“Data driven” must rank among the most common buzzwords in Vision Zero planning in the U.S. right now. Philadelphia, San Francisco and Washington, D.C., among others, all tout data collection as central in their efforts to reduce traffic collisions and deaths. While cities have traditionally relied on complaints to drive street improvements — a process that tends to favor the privileged and well-connected — data-driven approaches aim to identify and fix the deadliest stretches first. In most cities, these fall disproportionately in low-income neighborhoods and communities of color.
Thus “data driven” goes hand in hand with that other Vision Zero refrain: equity. But Boston, as part of its 2030 action plan, released this week, is trying get there following a different path. After making data-driven improvements to arterials, the city’s new Slow Streets program asks residential neighborhoods to nominate themselves for traffic-calming initiatives, instead of making those changes based on crash rates alone. If community groups can demonstrate there’s enough support and need, entire zones of 10 to 15 blocks will receive quick, low-cost safety improvements on nearly every street.
Stefanie Seskin, of the Boston Transportation Department, says the goal is not to create a process in which the squeakiest wheel gets the grease, but to speed up timelines and improve neighborhood engagement.
“We’re looking to residents of the city to come together and tell us they’re ready for traffic calming, and have figured out what their concerns are, and want to partner with us to make some real changes to streets,” she says. “It cuts out some of the need for us to do a lot of education and outreach about what traffic calming is because they’ve done it themselves.”
As a result, she expects the improvements to take place in one to two years, rather than five to seven. In addition to signage and pavement markings, traffic-calming interventions might include speed bumps and raised crosswalks, approaches Boston has used infrequently in residential neighborhoods thus far.
In order to apply, neighborhood groups need to show broad support, whether through resident signatures or letters from community organizations, faith-based groups or elected officials. They also need to make a presentation to neighbors about the program and its importance, as a way to ensure dialogue is happening among residents. A number of factors could boost a neighborhood’s eligibility: a high concentration of youth or seniors, proximity to transit and community institutions like rec centers and schools, and a high proportion of crashes.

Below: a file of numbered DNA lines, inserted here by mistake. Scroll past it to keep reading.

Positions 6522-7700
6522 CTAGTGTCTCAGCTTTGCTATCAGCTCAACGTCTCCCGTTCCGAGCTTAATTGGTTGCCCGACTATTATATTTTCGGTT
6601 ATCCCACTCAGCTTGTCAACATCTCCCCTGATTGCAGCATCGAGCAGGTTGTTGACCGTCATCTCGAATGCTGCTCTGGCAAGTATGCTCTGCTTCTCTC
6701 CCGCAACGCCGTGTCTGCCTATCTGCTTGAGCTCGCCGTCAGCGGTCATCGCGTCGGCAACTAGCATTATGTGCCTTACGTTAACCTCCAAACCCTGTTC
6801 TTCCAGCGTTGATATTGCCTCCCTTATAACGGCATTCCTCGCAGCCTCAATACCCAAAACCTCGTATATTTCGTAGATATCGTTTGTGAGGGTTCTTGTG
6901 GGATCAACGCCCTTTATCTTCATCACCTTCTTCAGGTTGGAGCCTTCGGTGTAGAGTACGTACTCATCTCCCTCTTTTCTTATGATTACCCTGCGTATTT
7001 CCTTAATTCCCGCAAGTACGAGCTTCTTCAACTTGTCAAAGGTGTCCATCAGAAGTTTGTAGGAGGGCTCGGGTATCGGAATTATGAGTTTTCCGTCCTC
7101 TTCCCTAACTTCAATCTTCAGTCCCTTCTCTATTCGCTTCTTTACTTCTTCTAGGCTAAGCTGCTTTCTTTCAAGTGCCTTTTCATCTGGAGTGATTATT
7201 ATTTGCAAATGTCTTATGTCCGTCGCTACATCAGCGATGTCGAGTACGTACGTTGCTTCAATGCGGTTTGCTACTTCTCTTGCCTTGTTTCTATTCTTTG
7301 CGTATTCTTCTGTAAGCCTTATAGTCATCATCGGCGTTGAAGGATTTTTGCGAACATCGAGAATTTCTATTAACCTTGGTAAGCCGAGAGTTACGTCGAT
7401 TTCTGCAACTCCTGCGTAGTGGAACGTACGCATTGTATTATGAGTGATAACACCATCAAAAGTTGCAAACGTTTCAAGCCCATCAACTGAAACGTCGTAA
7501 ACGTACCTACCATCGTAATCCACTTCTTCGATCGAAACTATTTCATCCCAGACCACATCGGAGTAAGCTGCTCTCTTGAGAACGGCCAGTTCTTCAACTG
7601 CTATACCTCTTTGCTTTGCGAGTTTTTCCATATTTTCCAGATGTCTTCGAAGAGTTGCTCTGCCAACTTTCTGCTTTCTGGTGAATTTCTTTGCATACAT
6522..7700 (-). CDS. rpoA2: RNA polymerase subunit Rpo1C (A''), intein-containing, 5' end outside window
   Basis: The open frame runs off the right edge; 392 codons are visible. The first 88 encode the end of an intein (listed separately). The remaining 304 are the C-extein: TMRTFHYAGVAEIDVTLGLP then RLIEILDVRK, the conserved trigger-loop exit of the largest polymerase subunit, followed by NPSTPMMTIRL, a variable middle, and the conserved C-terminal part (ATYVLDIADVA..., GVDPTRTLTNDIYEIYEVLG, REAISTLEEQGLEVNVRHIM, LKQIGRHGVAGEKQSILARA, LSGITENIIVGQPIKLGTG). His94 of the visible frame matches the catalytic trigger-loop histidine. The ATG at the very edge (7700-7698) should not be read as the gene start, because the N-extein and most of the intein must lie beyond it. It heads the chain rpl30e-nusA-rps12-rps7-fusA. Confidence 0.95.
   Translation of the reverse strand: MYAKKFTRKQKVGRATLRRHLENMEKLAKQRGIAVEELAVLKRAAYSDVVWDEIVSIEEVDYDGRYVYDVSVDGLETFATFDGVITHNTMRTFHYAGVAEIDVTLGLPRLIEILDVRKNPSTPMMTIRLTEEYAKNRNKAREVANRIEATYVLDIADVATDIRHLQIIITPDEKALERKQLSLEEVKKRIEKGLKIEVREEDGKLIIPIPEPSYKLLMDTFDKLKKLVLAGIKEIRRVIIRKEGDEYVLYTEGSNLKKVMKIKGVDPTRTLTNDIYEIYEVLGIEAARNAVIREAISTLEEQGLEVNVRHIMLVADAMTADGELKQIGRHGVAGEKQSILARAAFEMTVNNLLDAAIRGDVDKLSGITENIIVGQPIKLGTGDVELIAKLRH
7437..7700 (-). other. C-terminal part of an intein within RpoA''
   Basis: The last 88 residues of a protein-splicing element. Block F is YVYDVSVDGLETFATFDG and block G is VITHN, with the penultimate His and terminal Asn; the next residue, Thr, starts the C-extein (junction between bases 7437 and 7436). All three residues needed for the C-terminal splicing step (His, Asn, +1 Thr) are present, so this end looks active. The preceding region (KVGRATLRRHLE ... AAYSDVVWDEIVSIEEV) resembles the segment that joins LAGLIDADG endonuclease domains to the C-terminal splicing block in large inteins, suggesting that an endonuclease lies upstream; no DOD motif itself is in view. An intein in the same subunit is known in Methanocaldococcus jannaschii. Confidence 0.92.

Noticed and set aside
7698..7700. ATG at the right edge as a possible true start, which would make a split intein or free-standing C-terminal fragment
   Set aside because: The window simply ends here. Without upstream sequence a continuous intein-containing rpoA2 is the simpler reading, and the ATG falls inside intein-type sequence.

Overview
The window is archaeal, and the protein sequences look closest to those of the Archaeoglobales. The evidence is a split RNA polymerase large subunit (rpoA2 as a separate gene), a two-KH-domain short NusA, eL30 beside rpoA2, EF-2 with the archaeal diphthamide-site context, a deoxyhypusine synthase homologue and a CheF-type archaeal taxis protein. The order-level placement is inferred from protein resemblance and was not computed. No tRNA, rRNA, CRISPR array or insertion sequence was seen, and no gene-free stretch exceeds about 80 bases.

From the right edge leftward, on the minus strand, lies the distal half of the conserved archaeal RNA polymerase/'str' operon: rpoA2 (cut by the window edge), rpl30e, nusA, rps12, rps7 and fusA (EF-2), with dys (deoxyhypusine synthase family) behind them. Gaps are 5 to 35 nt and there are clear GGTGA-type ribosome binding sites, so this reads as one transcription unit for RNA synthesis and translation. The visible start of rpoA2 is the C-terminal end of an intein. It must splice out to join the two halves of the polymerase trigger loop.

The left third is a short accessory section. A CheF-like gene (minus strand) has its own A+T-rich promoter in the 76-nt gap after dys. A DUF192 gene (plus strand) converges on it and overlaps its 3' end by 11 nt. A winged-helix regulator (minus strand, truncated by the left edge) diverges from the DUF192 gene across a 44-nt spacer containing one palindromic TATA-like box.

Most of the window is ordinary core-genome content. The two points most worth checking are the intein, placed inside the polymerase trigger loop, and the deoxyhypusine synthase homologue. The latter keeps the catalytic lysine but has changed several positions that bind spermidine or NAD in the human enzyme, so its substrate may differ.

Over the past year, the Boston Transportation Department has been visiting neighborhood meetings to explain the program, and two pilot neighborhoods have gone through the planning process and will begin construction this year. Applications are open now until March 24; two or three new neighborhoods will be chosen to join the program. So far Seskin says she’s heard from 12 to 15 looking to apply.
When it comes to ensuring the process is equitable, Seskin says, “I want to see what happens with this first round of applications.” She says nearly all residential Boston neighborhoods could be good candidates. “Every neighborhood feels crashes and feels speeding on their streets. I don’t want to discount how people experience their own neighborhood,” she continues. “What we’re doing is listening to that experience and then also applying our technical knowledge.”
Seskin acknowledges vocal, well-organized neighborhoods have a leg up in this process, but she says that’s why the other criteria — like concentration of community institutions and seniors — will also weigh heavily in choosing zones. Seeing which neighborhoods apply this year and which are underrepresented will help drive outreach for next.
And that’s just one data point the city will be collecting. Seskin says the transportation department will also be tracking whether crashes and speeding decrease in the neighborhoods that get improvements. Slow Streets is also just one component of the Go Boston 2030 plan, which was developed through an extensive public outreach campaign and incorporated feedback from over 3,300 residents. The plan aims to improve Boston’s transportation network so that it supports economic development, ensures equity and is prepared to withstand climate change.
Jen Kinney is a freelance writer and documentary photographer. Her work has also appeared in Philadelphia Magazine, High Country News online, and the Anchorage Press. She is currently a student of radio production at the Salt Institute of Documentary Studies. See her work at jakinney.com.